January 25, 2019
What it Costs to Go 100 Percent Renewable
- A “Green New Deal” that includes a proposal to move 100 percent of U.S. electricity production to renewable sources would require at least $5.7 trillion of investment in renewable energy and storage.
- Other studies show that climate policies focused purely on transitioning to renewable energy sources (as the Green New Deal proposes) cost far more than policies aimed more broadly at low-carbon sources.
- Good climate policy must signal to other countries that greenhouse gas abatement will be reciprocated, and consider the market conditions under which advanced nuclear, carbon capture and sequestration, and energy storage become competitive with incumbent energy sources.
The “Green New Deal” (GND) is gaining momentum. Initially championed by Representative Alexandria Ocasio-Cortez and the Sunrise Movement, 45 politicians thus far have signed on to the GND, and one poll found that 81 percent of Americans support at least some of the policies of a GND. As outlined by the Sunrise Movement, the primary goal of a GND is for 100 percent of U.S. electricity to come from renewable sources.
While the GND stretches beyond environmental policy, this analysis is limited to the GND’s 100 percent renewable energy target. It finds that such a target is impractical and, even using extremely favorable assumptions, would cost $423.9 billion annually—more than the entire retail cost of electricity in the United States in 2016. This finding is broadly in line with other estimates. The analysis further explains that such a policy is not the most efficient way to abate greenhouse gas emissions.
An accurate assessment of what a 100 percent renewable target costs is extremely difficult, and presumably only feasible with econometric analyses, like those published by the Energy Information Administration, but such estimates will take time to compile (and hopefully will be forthcoming in the future). A number of variables must be taken into account: seasonal variations in productivity and demand of energy resources, transmission availability and the costs, the required discharge rate of storage capacity, the different costs of peaking units versus baseload units, the costs of stranded assets, the economic effects of higher electricity prices, the economic effects of levying taxes to subsidize renewable electricity sources, the higher capital costs of new electricity sources as a mandate spurs new demand, etc. This analysis is an effort at a simplistic ballpark estimate, not an in-depth and precise projection.
For the sake of estimating the cost of a 100 percent renewable target, this analysis makes a series of substantial assumptions. These are as follows: the United States could entirely use solar power during the day, and wind power during the night; for the hours in the day where neither solar nor wind produce their stated capacity (due to capacity factors of electricity sources), it is assumed that a mixture of hydroelectricity and storage is used; the United States builds the entirety of all potential hydroelectricity resources; storage costs associated with batteries is their average operation and maintenance cost, rather than the (significantly higher) costs of batteries that can discharge a lot of electricity quickly and repeatedly throughout the day; electricity demand is roughly flat (rather than demand spiking during afternoon hours); and there is no increase in the price of wind, solar, hydro, or storage, even though a GND would cause the price of those resources to increase as demand is artificially inflated.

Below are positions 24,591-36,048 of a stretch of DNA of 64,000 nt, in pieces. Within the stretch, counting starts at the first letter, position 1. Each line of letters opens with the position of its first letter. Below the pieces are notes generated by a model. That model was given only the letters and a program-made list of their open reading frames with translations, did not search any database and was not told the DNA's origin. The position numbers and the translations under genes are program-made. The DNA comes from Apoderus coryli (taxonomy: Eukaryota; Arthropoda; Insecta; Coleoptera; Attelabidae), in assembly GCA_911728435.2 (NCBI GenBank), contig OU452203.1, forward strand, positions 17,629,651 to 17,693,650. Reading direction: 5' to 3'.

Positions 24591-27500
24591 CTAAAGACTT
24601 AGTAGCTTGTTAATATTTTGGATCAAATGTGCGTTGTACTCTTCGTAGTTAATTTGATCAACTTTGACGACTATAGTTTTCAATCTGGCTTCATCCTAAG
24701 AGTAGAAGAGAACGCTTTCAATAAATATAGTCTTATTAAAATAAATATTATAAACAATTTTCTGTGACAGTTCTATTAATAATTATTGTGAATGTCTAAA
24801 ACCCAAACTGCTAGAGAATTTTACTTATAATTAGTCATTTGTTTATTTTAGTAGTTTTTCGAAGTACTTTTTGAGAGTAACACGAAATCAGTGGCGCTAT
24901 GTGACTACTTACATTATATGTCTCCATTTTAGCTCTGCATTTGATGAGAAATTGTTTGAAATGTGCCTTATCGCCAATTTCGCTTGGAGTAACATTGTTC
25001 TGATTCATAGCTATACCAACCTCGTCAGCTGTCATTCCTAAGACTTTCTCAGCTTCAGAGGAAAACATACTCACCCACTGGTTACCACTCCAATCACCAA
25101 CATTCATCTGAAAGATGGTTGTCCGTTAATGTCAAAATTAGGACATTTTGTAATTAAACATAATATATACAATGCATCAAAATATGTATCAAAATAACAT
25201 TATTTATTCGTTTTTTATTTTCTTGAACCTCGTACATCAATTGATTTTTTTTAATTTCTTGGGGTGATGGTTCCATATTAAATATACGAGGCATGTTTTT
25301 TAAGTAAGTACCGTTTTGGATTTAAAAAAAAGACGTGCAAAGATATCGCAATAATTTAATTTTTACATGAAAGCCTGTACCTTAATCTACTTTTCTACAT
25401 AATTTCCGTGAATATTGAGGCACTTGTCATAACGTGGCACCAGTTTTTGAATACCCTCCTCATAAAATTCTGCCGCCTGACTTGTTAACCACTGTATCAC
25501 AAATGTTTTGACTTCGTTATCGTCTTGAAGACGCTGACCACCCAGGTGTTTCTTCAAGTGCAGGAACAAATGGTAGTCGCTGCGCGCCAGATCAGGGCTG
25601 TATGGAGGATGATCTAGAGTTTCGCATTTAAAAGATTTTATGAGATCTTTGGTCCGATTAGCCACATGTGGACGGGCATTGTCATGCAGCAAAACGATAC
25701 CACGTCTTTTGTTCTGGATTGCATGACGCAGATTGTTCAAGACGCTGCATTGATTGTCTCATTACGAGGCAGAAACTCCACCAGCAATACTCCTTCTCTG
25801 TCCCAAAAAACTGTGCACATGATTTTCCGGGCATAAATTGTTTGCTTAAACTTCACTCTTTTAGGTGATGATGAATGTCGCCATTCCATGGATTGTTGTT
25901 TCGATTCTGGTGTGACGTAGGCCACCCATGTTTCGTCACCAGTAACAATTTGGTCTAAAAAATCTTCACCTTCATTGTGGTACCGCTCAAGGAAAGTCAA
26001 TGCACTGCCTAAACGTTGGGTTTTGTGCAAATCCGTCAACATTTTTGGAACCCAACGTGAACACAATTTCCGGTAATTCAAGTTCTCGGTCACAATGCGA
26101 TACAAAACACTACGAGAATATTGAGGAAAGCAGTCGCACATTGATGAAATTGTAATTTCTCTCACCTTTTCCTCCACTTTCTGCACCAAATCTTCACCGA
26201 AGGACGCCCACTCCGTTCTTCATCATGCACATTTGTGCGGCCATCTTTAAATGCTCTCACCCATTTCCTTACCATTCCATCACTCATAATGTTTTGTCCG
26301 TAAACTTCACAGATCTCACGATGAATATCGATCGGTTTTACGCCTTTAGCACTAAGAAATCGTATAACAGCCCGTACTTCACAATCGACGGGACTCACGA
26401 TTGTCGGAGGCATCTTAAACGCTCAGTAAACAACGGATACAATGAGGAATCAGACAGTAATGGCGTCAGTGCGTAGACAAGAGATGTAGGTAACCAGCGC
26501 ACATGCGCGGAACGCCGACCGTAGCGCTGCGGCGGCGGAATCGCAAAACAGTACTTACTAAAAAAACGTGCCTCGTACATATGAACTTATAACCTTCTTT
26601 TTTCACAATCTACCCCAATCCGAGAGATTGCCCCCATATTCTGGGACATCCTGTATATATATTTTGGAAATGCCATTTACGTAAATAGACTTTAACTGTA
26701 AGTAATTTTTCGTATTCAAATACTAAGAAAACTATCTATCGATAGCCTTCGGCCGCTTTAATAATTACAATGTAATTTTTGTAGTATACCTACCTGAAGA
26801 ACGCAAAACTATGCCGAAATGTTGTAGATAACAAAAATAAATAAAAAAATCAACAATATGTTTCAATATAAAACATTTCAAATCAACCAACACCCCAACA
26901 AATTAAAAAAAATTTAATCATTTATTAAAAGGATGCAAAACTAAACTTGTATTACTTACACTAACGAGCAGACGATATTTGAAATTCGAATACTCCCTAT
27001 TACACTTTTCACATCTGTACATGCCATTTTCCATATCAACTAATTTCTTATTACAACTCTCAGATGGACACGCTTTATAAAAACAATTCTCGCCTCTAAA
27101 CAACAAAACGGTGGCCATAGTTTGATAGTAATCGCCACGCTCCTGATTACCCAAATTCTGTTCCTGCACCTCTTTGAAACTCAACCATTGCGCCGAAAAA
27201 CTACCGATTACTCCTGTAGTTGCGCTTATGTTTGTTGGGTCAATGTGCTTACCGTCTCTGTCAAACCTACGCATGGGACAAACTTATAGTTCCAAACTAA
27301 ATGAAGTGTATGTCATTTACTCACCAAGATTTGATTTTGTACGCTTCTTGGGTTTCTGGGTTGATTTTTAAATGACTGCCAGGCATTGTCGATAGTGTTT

The estimate below is likely to be a significant underestimation, as it reflects the lowest imaginable cost of a Green New Deal.
To imagine what it would cost to implement 100 percent renewable electricity under these unlikely conditions, first note that the United States would need to install enough renewable electricity capacity and storage capacity to be able to meet peak electricity demand in the United States every day, plus a reserve margin. The United States’ current electricity generating capacity is 1,085 gigawatts. This provides enough capacity to satisfy peak electricity demands, plus a reserve capacity to provide a safety net in the event of supply disruptions, equipment failures, or other issues that can prevent a power plant from supplying a customer. Now, in thinking about a 100 percent renewable electricity target, most of the power would have to come from wind and solar power. Solar power can only produce power during daylight hours, and wind power is most efficient at nighttime. To maintain an available capacity of 1,085 gigawatts, the United States would need to have 1,085 gigawatts of both solar and wind. Even then, solar power only produces its stated capacity roughly 25.7 percent of the day (its “capacity factor”). Wind power on average only provides power for 34.6 percent of the day. This means that even with these two resources, approximately 40 percent of the time neither would be available, meaning the United States would then require 1,085 gigawatts of an alternative renewable resource—in this analysis it is assumed that this is hydroelectricity, plus storage.